Redfish Fishing (Sciaenops ocellatus)

All Tackle Record
94lbs, 2oz

Redfish Fishing (Sciaenops ocellatus)

A more prominent relative of the Black Drum, Redfish are the most popular inshore and nearshore game in the US, abundant in Gulf and Atlantic waters. They are strong and hard fighting fish, with fierce short and fast runs for which previous fishing experience comes in handy.

An interesting fact about both species of Drum is that they produce a croaking sound when spawning or distressed - this drumming comes from their muscles rubbing against their air bladder. Red Drum also have a distinctive black spot (sometimes several) near their tail, which acts a defense tool against predators, fooling them into attacking their back side so they can make a quick getaway.

Schooling in large groups, Redfish are easily identifiable due to their collective bronze reflection which gives the waters above a pinkish hue. Younger specimen swim in bays, canals, rivers, tidal creeks and passes in estuaries, while the adults can be caught in nearshore and offshore waters.

How big

This species has a long life expectancy (estimated up to 40 years) and specimens reach reproductive maturity quickly (between the ages of 3 and 5). When mature, they're mostly between 16 and 27'' long and keepers are commonly caught between 3 and 12lbs. Though some larger ("bull") redfish remain inshore (a good guide will know where), most migrate to offshore waters to join spawning schools.

Big bulls caught with the help of Spec Fever Guide Service out of Oriental, NC

When & Where

Redfish are abundantly distributed throughout Florida. Notable hotspots include:

Gulf coast - Destin Bay, Apalachicola Bay, Cedar Key, Homossassa, Pine Island, Charlotte HarborTampa Bay, Boca Grande, Captiva Island and down to Ten Thousand Islands and Flamingo.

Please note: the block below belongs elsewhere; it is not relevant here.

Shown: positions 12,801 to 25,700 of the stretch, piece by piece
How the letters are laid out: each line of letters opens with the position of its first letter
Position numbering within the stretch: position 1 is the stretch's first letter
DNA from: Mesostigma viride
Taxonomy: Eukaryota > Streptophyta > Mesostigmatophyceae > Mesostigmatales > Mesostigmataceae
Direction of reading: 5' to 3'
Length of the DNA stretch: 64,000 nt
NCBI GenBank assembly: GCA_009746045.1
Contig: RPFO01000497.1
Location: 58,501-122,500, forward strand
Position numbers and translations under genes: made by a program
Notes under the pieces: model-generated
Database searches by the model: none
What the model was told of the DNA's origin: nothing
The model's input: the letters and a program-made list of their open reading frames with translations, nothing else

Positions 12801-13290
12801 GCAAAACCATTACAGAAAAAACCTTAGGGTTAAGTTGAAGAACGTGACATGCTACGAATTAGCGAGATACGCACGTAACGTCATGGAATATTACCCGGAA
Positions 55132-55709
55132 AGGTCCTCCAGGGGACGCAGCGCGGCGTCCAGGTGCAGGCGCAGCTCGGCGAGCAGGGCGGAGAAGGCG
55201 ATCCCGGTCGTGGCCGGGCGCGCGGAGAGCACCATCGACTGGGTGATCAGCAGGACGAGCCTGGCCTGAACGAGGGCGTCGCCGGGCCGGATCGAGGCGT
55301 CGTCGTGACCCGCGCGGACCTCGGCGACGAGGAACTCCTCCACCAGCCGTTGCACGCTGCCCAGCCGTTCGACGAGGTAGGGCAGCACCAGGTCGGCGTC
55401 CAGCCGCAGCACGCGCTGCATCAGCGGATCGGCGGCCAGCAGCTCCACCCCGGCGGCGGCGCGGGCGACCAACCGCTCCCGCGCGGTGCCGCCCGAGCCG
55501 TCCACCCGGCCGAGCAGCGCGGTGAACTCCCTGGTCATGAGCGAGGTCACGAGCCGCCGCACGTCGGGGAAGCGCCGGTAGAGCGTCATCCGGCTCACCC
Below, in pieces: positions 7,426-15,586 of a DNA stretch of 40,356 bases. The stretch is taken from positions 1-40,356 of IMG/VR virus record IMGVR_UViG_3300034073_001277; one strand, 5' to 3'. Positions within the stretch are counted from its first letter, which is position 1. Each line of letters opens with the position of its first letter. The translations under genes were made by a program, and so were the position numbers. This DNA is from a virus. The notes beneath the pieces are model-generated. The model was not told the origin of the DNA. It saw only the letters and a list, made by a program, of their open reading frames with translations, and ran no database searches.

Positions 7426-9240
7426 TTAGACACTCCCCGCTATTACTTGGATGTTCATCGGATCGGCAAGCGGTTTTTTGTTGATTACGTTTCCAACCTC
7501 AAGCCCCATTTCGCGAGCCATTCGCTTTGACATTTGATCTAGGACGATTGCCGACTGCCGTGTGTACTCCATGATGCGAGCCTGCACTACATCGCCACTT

Atlantic coast - Mosquito Lagoon and Indian River, Sebastian Inlet, Nassau River, Jupiter, Cocoa to Vero Beach, Biscayne Bay.

They're also present and popular game throughout AlabamaLouisiana and Texas shores, with some good places being Orange Beach, Dauphin Island, New Orleans and the Mississippi delta, Galveston, Freeport, the Aransas and Corpus Christi Bays. The coasts of North and South Carolina are abundant too, with great opportunities off Charleston, SC. These waters are actually where the world record fish was caught.

Reds are good to catch year-round, but the best time is during late summer months and throughout the fall.

Sunsets are also good for these guys. Caught aboard Pole Dancer Fishing Charters in Daytona Beach, FL

How to catch

Redfish are a typical light tackle inshore fish. Due to feeding off the bottom of the shallow waters in which they're mostly targeted, a light sliding sinker is recommended, with the weight being as low as possible to keep the bait on the bottom. Long casts are advised, as redfish are easily scared.

Natural baits recommended are shrimp, crab or any small live baitfish (pinfish being the best option). Artificial lures can be spoons and plugs, plastic finger mullets, worms or nylon jigs, all of which can also be used for trolling. Flies work great as well (especially when sprayed with bottled fish scent), and popping corks help a lot.

Good to eat?

Fairly good tasting meat.

The very founders of with a nice sized Red caught with capt Ted Nesti in St Pete, FL


Season - always open in state waters, prohibited harvest in federal waters; prohibited gigging in South Carolina Dec - Feb;

Size limit - Florida, North Carolina and Maryland - 18 to 27'', South Carolina - 15 to 23'', Virginia - 18 to 26'', Texas - 20 to 28'', Georgia - 14 to 23'', Louisiana - 16 to 27'', Mississippi - 18 to 30'', Alabama - 16 to 26'', New York - up to 27'', Delaware - 20 to 27''; One oversized fish is usually allowed within the bag limit.

Bag limit (per angler per day) - Florida - 2 in NE and NW zones, 1 in S zone (see Management Zone allocations in the Florida Fish and Wildlife Conservation Commission directory - vessel limit of 8 fish applies, on-shore possession limit during transport is 6 fish); North Carolina and Maryland - 1; South Carolina, Alabama, Mississippi, Virginia and Texas - 3; Georgia, Delaware and Louisiana - 5;

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